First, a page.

db's Medical Rants
Robert M. Centor, MD, FACP, contributes short essays contemplating medicine and the health care system.

Suneel Dhand, MD, ACP Member
Suneel Dhand, MD, ACP Member, is a practicing physician in Massachusetts. He has published numerous articles in clinical medicine, covering a wide range of specialty areas including; pulmonology, cardiology, endocrinology, hematology, and infectious disease. He has also authored chapters in the prestigious "5-Minute Clinical Consult" medical textbook. His other clinical interests include quality improvement, hospital safety, hospital utilization, and the use of technology in health care.

DrDialogue
Juliet K. Mavromatis, MD, FACP, provides a conversation about health topics for patients and health professionals.

Dr. Mintz' Blog
Matthew Mintz, MD, FACP, has practiced internal medicine for more than a decade and is an Associate Professor of Medicine at an academic medical center on the East Coast. His time is split between teaching medical students and residents, and caring for patients.

Everything Health
Toni Brayer, MD, FACP, blogs about the rapid changes in science, medicine, health and healing in the 21st century.

FutureDocs
Vineet Arora, MD, FACP, is Associate Program Director for the Internal Medicine Residency and Assistant Dean of Scholarship & Discovery at the Pritzker School of Medicine for the University of Chicago. Her education and research focus is on resident duty hours, patient handoffs, medical professionalism, and quality of hospital care. She is also an academic hospitalist.

Glass Hospital
John H. Schumann, MD, FACP, provides transparency on the workings of medical practice and the complexities of hospital care, illuminates the emotional and cognitive aspects of caregiving and decision-making from the perspective of an active primary care physician, and offers behind-the-scenes portraits of hospital sanctums and the people who inhabit them.

Gut Check
Ryan Madanick, MD, ACP Member, is a gastroenterologist at the University of North Carolina School of Medicine, and the Program Director for the GI & Hepatology Fellowship Program. He specializes in diseases of the esophagus, with a strong interest in the diagnosis and treatment of patients who have difficult-to-manage esophageal problems such as refractory GERD, heartburn, and chest pain.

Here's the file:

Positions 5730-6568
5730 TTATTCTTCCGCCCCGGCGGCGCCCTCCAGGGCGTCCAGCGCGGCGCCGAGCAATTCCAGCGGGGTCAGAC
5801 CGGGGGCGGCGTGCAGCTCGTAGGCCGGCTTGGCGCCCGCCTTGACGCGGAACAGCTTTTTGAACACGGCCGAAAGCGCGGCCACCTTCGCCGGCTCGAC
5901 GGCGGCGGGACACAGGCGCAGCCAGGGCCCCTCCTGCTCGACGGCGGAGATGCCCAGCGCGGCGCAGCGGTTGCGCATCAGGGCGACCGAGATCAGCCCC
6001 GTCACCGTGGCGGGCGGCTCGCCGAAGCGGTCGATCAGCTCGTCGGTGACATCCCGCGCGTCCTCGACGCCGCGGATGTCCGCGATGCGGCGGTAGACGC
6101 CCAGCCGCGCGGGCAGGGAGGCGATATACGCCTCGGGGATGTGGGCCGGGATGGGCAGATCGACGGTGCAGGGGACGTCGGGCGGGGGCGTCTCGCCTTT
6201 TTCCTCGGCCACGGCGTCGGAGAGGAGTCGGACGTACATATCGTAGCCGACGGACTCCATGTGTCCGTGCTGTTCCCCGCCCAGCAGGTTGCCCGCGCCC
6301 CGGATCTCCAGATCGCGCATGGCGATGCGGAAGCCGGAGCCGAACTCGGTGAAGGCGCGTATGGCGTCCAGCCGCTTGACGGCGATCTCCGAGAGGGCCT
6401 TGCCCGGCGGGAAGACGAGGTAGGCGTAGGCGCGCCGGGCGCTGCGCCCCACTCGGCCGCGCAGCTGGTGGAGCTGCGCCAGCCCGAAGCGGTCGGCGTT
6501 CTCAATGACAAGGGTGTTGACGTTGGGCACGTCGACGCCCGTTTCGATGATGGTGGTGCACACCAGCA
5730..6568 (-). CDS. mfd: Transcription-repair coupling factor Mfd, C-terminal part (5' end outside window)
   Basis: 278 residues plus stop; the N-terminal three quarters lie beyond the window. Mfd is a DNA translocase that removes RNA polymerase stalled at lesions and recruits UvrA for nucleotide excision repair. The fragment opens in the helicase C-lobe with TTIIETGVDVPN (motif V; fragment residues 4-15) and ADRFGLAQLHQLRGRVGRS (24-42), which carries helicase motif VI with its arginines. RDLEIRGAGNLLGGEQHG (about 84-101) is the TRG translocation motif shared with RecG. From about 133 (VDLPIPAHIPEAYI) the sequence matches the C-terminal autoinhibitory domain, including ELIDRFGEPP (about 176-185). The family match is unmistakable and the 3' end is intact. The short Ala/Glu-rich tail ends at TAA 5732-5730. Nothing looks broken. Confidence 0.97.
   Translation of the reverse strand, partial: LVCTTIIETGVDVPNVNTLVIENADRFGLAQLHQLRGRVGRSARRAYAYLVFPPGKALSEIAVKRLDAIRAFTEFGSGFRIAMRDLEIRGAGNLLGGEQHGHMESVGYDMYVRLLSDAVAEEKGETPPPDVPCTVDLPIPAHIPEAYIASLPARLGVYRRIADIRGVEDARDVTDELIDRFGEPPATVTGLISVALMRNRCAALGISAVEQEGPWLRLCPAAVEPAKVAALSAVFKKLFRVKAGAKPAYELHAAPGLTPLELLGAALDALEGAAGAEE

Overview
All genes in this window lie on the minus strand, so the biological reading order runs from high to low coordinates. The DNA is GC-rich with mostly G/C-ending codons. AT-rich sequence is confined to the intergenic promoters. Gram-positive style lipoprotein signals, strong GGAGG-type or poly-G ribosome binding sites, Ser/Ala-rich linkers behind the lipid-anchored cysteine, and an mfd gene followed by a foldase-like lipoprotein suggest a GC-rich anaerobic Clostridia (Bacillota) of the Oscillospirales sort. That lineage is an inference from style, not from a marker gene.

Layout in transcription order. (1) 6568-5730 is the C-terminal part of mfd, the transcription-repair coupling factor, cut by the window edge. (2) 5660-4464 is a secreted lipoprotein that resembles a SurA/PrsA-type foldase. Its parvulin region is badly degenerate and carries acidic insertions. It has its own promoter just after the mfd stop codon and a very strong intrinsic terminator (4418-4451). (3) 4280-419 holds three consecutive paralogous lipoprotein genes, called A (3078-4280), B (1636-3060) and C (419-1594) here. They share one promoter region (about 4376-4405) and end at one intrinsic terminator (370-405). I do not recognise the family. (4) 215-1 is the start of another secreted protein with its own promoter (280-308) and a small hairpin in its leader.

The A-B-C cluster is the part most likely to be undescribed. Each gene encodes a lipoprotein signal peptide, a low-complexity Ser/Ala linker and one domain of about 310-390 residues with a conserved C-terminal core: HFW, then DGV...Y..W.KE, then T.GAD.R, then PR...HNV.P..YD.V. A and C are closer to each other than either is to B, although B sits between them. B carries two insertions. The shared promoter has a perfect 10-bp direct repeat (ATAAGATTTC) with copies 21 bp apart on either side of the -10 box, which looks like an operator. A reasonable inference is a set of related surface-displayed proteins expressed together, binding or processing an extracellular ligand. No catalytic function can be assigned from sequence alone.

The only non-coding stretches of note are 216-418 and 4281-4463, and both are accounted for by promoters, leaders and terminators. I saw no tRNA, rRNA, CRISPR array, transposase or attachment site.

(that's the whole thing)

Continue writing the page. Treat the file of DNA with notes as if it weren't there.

I'm dok
Mike Aref, MD, PhD, FACP, is an academic hospitalist with an interest in basic and clinical science and education, with interests in noninvasive monitoring and diagnostic testing using novel bedside imaging modalities, diagnostic reasoning, medical informatics, new medical education modalities, pre-code/code management, palliative care, patient-physician communication, quality improvement, and quantitative biomedical imaging.

Informatics Professor
William Hersh, MD, FACP, Professor and Chair, Department of Medical Informatics & Clinical Epidemiology, Oregon Health & Science University, posts his thoughts on various topics related to biomedical and health informatics.

David Katz, MD
David L. Katz, MD, MPH, FACP, is an internationally renowned authority on nutrition, weight management, and the prevention of chronic disease, and an internationally recognized leader in integrative medicine and patient-centered care.

Just Oncology
Richard Just, MD, ACP Member, has 36 years in clinical practice of hematology and medical oncology. His blog is a joint publication with Gregg Masters, MPH.

KevinMD
Kevin Pho, MD, ACP Member, offers one of the Web's definitive sites for influential health commentary.

MD Whistleblower
Michael Kirsch, MD, FACP, addresses the joys and challenges of medical practice, including controversies in the doctor-patient relationship, medical ethics and measuring medical quality. When he's not writing, he's performing colonoscopies.